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DOI: 10.1163/092598808X262542 © Koninklijke Brill NV, Leiden, 2008 Review of Central and East European Law 33 (2008) 95-134 Freedom of Expression on the Internet: A Case Study of Uzbekistan Zhanna Kozhamberdiyeva * Abstract Against the framework of international human rights law, this article

In: Review of Central and East European Law
Author: Timur Dadabaev

Power, Social Life, and Public Memory in Uzbekistan and Kyrgyzstan TIMUR DADABAEV University of Tsukuba & University of Tokyo, Japan dadabaev@chiiki.tsukuba.acjp ABSTRACT This article attempts to analyse the memory of people through recollections of the everyday life of people in Soviet times

In: Inner Asia
Author: Marianne Kamp

© Koninklijke Brill NV, Leiden, 2010 DOI: 10.1163/157006010X544269 Die Welt des Islams 50 (2010) 503-531 Where Did the Mullahs Go? Oral Histories from Rural Uzbekistan Marianne Kamp Laramie, WI Abstract Oral histories with elderly collective farmers in Uzbekistan, who recalled the establishment

In: Die Welt des Islams
Author: Cloé Drieu

© Koninklijke Brill NV, Leiden, 2010 DOI: 10.1163/157006010X545835 Die Welt des Islams 50 (2010) 532-563 Cinema, Local Power and the Central State: Agencies in Early Anti-Religious Propaganda in Uzbekistan Cloé Drieu * Paris Abstract Lenin, Stalin or Trotsky took early measures to control the

In: Die Welt des Islams
Author: John Gibbons

To understand Uzbekistan’s religious freedom situation, one must understand that 93% of Uzbekistan’s citizens are Muslim (mostly Sunni), 4% are Russian Orthodox, and the remaining 3% are Roman Catholic, Korean Christian, Baptist, Lutheran, Seventh-day Adventist, Evangelical Christian, Pentecostal

In: Encyclopedia of Law and Religion Online
Author: Minorsky, V.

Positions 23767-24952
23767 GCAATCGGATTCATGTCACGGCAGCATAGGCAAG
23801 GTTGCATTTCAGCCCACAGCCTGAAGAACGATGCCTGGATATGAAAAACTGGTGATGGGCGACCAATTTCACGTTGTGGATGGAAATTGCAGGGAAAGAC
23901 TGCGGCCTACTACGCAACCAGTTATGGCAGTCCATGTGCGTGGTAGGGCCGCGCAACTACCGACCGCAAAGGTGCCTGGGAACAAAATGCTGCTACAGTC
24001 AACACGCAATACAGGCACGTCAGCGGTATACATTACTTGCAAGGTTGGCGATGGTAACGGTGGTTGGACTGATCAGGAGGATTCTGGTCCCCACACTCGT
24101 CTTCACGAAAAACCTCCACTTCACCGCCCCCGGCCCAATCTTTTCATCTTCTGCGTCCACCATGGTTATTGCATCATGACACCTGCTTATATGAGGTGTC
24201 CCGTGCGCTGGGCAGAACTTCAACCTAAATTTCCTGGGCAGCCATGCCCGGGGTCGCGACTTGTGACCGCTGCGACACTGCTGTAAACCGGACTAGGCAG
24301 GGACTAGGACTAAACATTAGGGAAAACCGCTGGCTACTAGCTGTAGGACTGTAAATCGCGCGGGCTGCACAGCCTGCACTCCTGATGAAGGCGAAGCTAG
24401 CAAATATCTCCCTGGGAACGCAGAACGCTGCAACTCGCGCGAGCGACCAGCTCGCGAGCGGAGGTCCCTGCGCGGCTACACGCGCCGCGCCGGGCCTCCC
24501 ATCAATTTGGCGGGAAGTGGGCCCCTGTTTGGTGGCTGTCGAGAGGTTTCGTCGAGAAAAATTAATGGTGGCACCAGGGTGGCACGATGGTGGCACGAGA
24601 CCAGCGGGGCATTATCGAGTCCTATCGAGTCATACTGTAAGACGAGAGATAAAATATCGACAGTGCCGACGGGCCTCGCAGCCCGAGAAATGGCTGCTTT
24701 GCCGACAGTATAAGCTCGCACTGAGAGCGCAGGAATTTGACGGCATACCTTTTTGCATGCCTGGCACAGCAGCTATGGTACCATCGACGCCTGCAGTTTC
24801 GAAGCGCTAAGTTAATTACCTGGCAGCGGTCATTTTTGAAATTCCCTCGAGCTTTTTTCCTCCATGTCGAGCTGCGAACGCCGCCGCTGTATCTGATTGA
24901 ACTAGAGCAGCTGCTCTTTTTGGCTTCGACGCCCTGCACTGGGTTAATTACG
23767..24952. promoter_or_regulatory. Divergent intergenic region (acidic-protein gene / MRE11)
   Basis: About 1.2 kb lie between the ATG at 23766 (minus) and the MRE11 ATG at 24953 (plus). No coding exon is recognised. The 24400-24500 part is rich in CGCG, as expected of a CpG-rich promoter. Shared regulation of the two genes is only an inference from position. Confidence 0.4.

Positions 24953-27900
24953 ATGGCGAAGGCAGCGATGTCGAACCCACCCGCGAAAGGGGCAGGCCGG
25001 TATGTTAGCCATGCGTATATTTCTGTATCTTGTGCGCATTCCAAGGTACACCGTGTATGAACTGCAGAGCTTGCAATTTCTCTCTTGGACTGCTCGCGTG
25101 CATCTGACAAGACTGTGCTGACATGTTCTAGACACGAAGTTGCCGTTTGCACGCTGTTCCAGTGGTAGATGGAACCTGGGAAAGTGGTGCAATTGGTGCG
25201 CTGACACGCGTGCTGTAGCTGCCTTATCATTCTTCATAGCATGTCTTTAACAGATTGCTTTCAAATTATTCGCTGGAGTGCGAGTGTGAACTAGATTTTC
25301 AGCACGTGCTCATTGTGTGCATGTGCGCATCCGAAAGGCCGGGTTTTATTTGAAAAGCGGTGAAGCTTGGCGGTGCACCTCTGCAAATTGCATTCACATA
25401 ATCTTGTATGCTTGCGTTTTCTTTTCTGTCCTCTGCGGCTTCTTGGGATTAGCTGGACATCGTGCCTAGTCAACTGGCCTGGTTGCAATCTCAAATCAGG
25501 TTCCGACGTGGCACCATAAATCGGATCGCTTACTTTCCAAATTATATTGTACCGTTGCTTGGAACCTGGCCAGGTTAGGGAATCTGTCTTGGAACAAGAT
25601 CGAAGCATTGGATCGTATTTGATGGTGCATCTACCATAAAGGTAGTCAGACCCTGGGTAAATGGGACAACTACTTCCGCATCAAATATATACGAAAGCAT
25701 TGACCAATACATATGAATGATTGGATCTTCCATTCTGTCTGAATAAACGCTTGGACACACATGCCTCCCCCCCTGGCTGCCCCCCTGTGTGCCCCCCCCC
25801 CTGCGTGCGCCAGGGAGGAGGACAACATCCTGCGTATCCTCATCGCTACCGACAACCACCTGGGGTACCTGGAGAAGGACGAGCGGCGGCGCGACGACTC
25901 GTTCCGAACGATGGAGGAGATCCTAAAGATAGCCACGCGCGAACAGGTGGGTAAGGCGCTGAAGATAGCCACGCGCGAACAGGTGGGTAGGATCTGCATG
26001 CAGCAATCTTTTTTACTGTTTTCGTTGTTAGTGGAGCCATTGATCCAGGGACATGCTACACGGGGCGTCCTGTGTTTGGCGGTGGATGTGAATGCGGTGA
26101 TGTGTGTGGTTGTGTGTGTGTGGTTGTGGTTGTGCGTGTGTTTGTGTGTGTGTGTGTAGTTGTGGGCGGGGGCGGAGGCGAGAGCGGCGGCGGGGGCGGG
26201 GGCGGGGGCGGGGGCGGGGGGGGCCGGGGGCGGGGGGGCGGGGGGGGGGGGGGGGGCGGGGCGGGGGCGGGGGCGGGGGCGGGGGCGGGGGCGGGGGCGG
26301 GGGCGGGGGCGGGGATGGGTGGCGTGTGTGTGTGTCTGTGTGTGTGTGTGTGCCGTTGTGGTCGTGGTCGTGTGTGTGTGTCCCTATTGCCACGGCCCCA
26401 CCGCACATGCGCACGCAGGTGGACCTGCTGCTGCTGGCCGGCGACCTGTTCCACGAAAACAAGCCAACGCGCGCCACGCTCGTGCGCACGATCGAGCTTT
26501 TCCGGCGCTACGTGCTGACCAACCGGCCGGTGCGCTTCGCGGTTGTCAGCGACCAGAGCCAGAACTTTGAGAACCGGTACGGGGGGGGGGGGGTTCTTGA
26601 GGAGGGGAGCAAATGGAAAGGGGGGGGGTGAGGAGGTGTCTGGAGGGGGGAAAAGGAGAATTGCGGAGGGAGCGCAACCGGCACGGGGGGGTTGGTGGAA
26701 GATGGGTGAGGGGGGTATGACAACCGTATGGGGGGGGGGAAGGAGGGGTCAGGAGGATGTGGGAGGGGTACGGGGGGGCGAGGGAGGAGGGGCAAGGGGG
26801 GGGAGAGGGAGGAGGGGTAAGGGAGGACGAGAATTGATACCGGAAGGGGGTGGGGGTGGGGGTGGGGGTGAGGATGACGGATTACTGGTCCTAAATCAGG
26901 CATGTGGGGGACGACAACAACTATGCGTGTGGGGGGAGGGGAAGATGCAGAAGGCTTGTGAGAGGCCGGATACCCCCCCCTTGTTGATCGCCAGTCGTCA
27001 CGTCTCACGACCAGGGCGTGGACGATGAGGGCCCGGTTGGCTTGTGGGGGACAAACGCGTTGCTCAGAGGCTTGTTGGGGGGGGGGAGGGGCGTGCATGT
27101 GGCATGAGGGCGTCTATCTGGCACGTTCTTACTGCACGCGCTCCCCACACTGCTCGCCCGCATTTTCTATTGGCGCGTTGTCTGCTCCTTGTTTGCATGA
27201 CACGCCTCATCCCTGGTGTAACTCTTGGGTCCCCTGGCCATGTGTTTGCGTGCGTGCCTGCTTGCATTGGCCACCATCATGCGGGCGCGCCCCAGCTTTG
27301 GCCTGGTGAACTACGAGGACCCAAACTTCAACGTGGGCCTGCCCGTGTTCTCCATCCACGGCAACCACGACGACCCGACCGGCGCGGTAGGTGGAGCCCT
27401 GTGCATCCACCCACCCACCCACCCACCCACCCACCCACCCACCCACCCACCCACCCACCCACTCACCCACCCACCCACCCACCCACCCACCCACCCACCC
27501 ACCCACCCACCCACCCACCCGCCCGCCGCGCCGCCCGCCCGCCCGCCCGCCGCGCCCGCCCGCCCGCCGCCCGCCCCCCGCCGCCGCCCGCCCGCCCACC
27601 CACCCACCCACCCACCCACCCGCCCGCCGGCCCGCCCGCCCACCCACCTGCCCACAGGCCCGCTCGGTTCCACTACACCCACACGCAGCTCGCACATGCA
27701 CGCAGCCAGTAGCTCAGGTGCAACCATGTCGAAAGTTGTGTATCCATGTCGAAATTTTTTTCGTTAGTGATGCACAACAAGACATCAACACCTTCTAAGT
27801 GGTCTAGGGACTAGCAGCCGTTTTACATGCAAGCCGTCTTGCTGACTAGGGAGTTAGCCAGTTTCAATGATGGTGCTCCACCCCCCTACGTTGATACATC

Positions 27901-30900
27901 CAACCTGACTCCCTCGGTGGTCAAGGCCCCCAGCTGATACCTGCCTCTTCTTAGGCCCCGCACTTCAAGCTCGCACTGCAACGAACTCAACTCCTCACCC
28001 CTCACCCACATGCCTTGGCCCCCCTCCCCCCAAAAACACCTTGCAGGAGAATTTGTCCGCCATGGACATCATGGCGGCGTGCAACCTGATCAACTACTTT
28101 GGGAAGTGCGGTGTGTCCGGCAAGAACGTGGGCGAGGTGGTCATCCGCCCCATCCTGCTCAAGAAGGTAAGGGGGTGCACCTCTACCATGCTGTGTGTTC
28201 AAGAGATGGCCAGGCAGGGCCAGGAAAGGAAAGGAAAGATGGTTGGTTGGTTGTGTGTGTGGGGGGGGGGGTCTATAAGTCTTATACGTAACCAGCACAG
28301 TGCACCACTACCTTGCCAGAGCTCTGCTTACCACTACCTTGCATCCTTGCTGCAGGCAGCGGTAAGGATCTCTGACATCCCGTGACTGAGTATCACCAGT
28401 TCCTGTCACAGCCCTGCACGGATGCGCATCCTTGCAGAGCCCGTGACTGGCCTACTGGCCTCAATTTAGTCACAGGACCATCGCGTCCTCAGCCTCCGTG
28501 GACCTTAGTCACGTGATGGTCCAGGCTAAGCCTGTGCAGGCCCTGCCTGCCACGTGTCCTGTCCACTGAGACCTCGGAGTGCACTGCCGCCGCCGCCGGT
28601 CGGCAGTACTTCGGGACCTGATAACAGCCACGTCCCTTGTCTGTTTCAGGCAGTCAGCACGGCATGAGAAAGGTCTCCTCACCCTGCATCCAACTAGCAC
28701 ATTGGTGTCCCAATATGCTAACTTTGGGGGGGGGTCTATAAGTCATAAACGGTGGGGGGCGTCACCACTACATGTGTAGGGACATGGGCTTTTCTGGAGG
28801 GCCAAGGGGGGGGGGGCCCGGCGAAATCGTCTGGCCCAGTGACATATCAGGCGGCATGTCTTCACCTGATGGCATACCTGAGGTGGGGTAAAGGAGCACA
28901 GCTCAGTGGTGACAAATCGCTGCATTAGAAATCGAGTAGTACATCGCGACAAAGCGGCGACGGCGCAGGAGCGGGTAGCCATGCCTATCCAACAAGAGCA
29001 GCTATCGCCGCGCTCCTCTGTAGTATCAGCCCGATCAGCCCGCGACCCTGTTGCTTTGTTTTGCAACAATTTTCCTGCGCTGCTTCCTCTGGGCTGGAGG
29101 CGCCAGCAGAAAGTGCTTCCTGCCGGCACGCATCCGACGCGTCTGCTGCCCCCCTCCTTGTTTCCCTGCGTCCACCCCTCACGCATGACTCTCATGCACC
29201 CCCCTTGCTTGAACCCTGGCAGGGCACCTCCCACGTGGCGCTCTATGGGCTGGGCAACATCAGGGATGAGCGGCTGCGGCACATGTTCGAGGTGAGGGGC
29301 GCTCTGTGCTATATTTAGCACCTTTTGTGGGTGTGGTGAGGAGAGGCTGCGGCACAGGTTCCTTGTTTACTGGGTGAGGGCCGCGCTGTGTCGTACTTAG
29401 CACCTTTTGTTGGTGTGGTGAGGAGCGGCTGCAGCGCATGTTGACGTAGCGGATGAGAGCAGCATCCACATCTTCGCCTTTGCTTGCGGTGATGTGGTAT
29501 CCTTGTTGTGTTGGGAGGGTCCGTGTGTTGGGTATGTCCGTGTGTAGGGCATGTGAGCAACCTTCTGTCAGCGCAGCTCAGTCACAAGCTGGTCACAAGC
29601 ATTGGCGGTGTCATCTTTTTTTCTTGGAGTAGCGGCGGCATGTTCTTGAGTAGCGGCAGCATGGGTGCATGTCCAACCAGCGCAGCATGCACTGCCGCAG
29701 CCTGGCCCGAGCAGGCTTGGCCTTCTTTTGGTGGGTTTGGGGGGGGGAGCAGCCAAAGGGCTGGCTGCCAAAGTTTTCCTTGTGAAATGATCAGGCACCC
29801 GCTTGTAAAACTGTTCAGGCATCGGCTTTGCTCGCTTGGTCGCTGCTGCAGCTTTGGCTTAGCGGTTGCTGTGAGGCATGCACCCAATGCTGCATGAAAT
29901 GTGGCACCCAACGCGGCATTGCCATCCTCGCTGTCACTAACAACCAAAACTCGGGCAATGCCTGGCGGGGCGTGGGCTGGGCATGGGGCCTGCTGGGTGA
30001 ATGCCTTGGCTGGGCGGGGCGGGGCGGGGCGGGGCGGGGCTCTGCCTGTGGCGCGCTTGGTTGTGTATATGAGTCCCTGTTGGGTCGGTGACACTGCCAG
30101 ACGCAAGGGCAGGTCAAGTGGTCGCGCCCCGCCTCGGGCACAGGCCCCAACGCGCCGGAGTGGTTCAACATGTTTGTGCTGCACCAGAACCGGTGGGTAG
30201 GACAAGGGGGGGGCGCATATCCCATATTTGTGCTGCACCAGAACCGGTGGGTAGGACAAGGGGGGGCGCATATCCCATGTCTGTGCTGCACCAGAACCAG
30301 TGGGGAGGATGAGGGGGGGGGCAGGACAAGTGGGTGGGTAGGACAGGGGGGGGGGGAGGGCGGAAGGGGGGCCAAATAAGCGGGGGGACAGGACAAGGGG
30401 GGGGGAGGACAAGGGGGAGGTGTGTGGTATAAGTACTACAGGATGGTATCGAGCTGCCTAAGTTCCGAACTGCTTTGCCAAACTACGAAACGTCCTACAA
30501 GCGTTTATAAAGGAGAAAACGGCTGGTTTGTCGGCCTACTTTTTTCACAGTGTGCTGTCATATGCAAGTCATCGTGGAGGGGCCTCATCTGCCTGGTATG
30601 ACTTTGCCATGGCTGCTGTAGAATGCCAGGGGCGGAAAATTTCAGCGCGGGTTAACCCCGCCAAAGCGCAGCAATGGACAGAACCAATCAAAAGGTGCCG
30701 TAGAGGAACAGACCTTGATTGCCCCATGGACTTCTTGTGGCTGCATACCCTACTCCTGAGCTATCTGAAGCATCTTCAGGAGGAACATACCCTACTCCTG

(Özbek) b. Muḥammad Pahlawān b. Ildegiz (Eldigüz?), fifth and last atābek of Ād̲h̲arbāid̲j̲ān (607—622 = 1210—1225). According to Yāḳūt, Uzbek’s laḳab was Muẓaffar al-Dīn.

Author: Hans Nugteren

Uzbek (Ozbek, Özbek) is a Turkic language spoken by some 23 million people, most of whom live in Uzbekistan, while the remainder are distributed over neighboring countries, the largest groups being found in Afghanistan and Tajikistan. Arabic influence on modern Uzbek is restricted to loanwords; the

Republic of Uzbekistan Ozbekiston Respublikasi Capital: Tashkent (Population estimate, 2013: 2.3 million) Head of State:Shavkat Mirziyoyev (President) National Flag: Five unequal horizontal stripes of light blue, red, white, red and light green with a white crescent and 12 white stars in the top

[German Version] is a Central Asian state, sovereign since Sep 1, 1991 (Commonwealth of Independent States). Uzbekistan occupies an area of 447,400 km2 populated by Uzbeks (20 million) and several minorities: Russians, Tajiks, Koreans, and others (5 million). Major cities include Tashkent, the

In: Religion Past and Present Online

A long-gone grand civilization of Muslim culture is evoked for most Westerners by naming Uzbekistan’s cities Tashkent, Samarkand, and Bukhara. Even during the Soviet era, when Uzbekistan was often combined with several other “-stans” as central Asia, tourists were shown a tent (urta) commemorating

In: The Encyclopedia of Christianity Online